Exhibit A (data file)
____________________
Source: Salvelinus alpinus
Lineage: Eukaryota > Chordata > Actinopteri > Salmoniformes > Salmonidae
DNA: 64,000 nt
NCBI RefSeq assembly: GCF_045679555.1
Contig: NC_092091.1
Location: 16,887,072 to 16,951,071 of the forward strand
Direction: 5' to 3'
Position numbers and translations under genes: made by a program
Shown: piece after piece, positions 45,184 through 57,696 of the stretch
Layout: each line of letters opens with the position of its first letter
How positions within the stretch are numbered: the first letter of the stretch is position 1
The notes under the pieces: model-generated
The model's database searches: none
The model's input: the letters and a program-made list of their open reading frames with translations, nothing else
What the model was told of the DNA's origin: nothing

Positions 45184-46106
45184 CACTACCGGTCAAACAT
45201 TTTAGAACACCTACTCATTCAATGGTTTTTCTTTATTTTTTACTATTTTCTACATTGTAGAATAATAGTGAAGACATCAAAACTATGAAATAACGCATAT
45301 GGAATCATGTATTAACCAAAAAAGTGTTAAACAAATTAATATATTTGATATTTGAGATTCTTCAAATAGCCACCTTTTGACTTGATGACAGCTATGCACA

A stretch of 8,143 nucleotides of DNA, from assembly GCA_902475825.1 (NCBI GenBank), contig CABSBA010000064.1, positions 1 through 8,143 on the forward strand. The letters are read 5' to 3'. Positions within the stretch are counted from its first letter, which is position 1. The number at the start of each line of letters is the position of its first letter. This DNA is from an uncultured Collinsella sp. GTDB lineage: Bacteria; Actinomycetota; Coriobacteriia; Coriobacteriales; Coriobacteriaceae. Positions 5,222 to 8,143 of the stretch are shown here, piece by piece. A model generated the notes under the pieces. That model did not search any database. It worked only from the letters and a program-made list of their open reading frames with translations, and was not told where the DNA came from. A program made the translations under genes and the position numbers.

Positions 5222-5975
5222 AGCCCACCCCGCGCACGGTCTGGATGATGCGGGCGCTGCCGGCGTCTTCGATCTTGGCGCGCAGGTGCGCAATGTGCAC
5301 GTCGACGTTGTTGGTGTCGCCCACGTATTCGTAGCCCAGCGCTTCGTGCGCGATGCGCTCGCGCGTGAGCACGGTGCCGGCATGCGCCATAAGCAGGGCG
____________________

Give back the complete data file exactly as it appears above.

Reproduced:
Source: Salvelinus alpinus
Lineage: Eukaryota > Chordata > Actinopteri > Salmoniformes > Salmonidae
DNA: 64,000 nt
NCBI RefSeq assembly: GCF_045679555.1
Contig: NC_092091.1
Location: 16,887,072 to 16,951,071 of the forward strand
Direction: 5' to 3'
Position numbers and translations under genes: made by a program
Shown: piece after piece, positions 45,184 through 57,696 of the stretch
Layout: each line of letters opens with the position of its first letter
How positions within the stretch are numbered: the first letter of the stretch is position 1
The notes under the pieces: model-generated
The model's database searches: none
The model's input: the letters and a program-made list of their open reading frames with translations, nothing else
What the model was told of the DNA's origin: nothing

Positions 45184-46106
45184 CACTACCGGTCAAACAT
45201 TTTAGAACACCTACTCATTCAATGGTTTTTCTTTATTTTTTACTATTTTCTACATTGTAGAATAATAGTGAAGACATCAAAACTATGAAATAACGCATAT
45301 GGAATCATGTATTAACCAAAAAAGTGTTAAACAAATTAATATATTTGATATTTGAGATTCTTCAAATAGCCACCTTTTGACTTGATGACAGCTATGCACA

A stretch of 8,143 nucleotides of DNA, from assembly GCA_902475825.1 (NCBI GenBank), contig CABSBA010000064.1, positions 1 through 8,143 on the forward strand. The letters are read 5' to 3'. Positions within the stretch are counted from its first letter, which is position 1. The number at the start of each line of letters is the position of its first letter. This DNA is from an uncultured Collinsella sp. GTDB lineage: Bacteria; Actinomycetota; Coriobacteriia; Coriobacteriales; Coriobacteriaceae. Positions 5,222 to 8,143 of the stretch are shown here, piece by piece. A model generated the notes under the pieces. That model did not search any database. It worked only from the letters and a program-made list of their open reading frames with translations, and was not told where the DNA came from. A program made the translations under genes and the position numbers.

Positions 5222-5975
5222 AGCCCACCCCGCGCACGGTCTGGATGATGCGGGCGCTGCCGGCGTCTTCGATCTTGGCGCGCAGGTGCGCAATGTGCAC
5301 GTCGACGTTGTTGGTGTCGCCCACGTATTCGTAGCCCAGCGCTTCGTGCGCGATGCGCTCGCGCGTGAGCACGGTGCCGGCATGCGCCATAAGCAGGGCG